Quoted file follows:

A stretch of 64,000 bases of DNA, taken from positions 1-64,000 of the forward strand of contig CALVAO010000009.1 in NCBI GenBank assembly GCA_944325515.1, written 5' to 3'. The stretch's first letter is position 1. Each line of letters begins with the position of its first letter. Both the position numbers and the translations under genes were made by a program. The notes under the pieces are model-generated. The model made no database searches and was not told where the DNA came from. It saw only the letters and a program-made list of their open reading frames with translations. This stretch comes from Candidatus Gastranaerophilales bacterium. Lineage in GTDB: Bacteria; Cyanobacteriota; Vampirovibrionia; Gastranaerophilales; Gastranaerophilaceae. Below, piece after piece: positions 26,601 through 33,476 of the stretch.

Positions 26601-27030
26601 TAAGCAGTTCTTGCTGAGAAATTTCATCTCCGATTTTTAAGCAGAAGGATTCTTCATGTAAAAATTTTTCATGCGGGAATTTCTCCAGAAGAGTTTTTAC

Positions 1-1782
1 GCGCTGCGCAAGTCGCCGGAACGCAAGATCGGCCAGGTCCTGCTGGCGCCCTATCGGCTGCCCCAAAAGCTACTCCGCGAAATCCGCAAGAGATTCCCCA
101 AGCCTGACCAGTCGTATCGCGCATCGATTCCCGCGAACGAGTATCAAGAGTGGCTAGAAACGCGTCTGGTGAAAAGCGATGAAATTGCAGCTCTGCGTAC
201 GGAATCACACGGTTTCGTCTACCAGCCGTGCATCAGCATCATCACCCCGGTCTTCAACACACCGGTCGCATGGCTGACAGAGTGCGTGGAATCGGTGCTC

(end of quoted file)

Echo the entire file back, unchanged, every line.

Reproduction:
A stretch of 64,000 bases of DNA, taken from positions 1-64,000 of the forward strand of contig CALVAO010000009.1 in NCBI GenBank assembly GCA_944325515.1, written 5' to 3'. The stretch's first letter is position 1. Each line of letters begins with the position of its first letter. Both the position numbers and the translations under genes were made by a program. The notes under the pieces are model-generated. The model made no database searches and was not told where the DNA came from. It saw only the letters and a program-made list of their open reading frames with translations. This stretch comes from Candidatus Gastranaerophilales bacterium. Lineage in GTDB: Bacteria; Cyanobacteriota; Vampirovibrionia; Gastranaerophilales; Gastranaerophilaceae. Below, piece after piece: positions 26,601 through 33,476 of the stretch.

Positions 26601-27030
26601 TAAGCAGTTCTTGCTGAGAAATTTCATCTCCGATTTTTAAGCAGAAGGATTCTTCATGTAAAAATTTTTCATGCGGGAATTTCTCCAGAAGAGTTTTTAC

Positions 1-1782
1 GCGCTGCGCAAGTCGCCGGAACGCAAGATCGGCCAGGTCCTGCTGGCGCCCTATCGGCTGCCCCAAAAGCTACTCCGCGAAATCCGCAAGAGATTCCCCA
101 AGCCTGACCAGTCGTATCGCGCATCGATTCCCGCGAACGAGTATCAAGAGTGGCTAGAAACGCGTCTGGTGAAAAGCGATGAAATTGCAGCTCTGCGTAC
201 GGAATCACACGGTTTCGTCTACCAGCCGTGCATCAGCATCATCACCCCGGTCTTCAACACACCGGTCGCATGGCTGACAGAGTGCGTGGAATCGGTGCTC